* EU Commission says suspects price coordination since 2009
* Price action may have led to consumers paying too much
* A.P. Moller-Maersk and MSC confirm under investigation
* Hapag-Lloyd says has not been notified by Commission
(Adds MSC confirmation, Commission comments)
BRUSSELS, Nov 22 (Reuters) - EU regulators will investigate whether 14 of the world's major container shipping companies, including world No. 1 A.P. Moller-Maersk and No. 2 MSC, have been illegally orchestrating price rises for European routes since 2009.
The decision to launch an investigation, announced on Friday, followed raids at the companies in several EU countries more than two years ago. Businesses found guilty of violating EU rules could be fined up to 10 percent of their global turnover.
The European Commission's action comes as the industry continues to grapple with overcapacity in a faltering global economy.
The Commission said in a statement that it is concerned that the companies appeared to be alerting each other of their price increases via press releases and on their websites. Such concerted practices are illegal under EU antitrust rules.
"The Commission has concerns that this practice may allow the companies to signal future price intentions to each other and may harm competition and customers by raising prices on the market for container liner shipping transport services on routes to and from Europe," it said.
It did not name the companies under investigation or say how many are involved but a person familiar with the matter said 14 companies in Europe and Asia have been targeted in the probe, which is expected to take several years to complete.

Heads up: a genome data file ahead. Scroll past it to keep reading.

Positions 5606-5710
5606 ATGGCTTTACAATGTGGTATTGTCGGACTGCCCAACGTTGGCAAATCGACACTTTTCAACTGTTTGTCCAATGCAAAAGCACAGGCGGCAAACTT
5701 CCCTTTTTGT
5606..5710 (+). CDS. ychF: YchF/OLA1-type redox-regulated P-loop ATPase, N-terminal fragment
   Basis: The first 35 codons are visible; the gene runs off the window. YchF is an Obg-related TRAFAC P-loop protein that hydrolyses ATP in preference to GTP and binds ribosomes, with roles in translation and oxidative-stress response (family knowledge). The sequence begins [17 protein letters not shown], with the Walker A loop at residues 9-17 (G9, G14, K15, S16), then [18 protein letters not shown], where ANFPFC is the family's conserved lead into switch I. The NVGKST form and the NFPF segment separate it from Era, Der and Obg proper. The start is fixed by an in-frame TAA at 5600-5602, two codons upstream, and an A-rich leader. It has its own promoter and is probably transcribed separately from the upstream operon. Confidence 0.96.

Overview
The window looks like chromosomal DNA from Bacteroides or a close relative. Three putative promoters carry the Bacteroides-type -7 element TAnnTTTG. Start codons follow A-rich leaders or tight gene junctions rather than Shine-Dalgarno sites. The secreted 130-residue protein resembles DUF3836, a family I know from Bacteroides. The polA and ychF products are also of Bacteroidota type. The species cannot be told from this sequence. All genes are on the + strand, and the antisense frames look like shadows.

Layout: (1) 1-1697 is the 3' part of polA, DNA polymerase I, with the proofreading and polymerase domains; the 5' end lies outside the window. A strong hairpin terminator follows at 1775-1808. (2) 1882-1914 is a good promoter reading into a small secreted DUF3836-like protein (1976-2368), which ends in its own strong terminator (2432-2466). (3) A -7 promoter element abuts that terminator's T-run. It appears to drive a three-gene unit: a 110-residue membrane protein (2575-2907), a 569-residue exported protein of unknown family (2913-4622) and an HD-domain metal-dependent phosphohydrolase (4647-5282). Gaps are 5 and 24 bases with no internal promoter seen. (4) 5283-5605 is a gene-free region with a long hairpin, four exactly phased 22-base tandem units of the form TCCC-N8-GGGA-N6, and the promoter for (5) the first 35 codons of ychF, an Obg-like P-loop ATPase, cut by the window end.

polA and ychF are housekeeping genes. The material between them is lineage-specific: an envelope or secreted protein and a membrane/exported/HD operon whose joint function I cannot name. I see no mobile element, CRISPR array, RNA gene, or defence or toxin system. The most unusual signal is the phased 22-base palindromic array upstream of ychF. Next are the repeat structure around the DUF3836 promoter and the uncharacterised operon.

A.P. Moller-Maersk confirmed it is part of the investigation and said it would cooperate with the authorities.
"A.P. Moller-Maersk A/S has no reason to believe that Maersk Line has behaved in a manner not in accordance with EU competition law," the company said in a statement.
Swiss-based MSC Mediterranean Shipping Company S.A. also said it is being investigated.
One of Maersk's biggest rivals, Germany's Hapag-Lloyd , which is 22-percent owned by German travel and tourism group TUI AG and was raided by the Commission in 2011, said it had not been notified by the Commission of the latest investigation and declined to comment.
Commission spokesman Antoine Colombani said the investigation is separate from an ongoing review of a planned vessel-sharing alliance by Maersk, MSC and France's CMA CGM announced in June in an attempt to minimise losses caused by overcapacity and falling freight rates.
"The P3 consortium does not qualify as a merger under the EU Merger Regulation. The relevant rules are the Treaty's antitrust rules. At the moment we have engaged in discussions with the parties and we are gathering market information," he said.
Prior to 2006 shipping companies were exempt from EU competition rules to allow them to continue to meet in groups called "liner conferences" to discuss market conditions, freight rates and other issues.
Regulators ended the exemption in 2006, giving the companies two years to adapt to the new regime.
(Additional reporting by Mette Fraende in Copenhagen, Marilyn Gerlach in Frankfurt and Katharina Bart in Zurich; Editing by Greg Mahlich and David Goodman)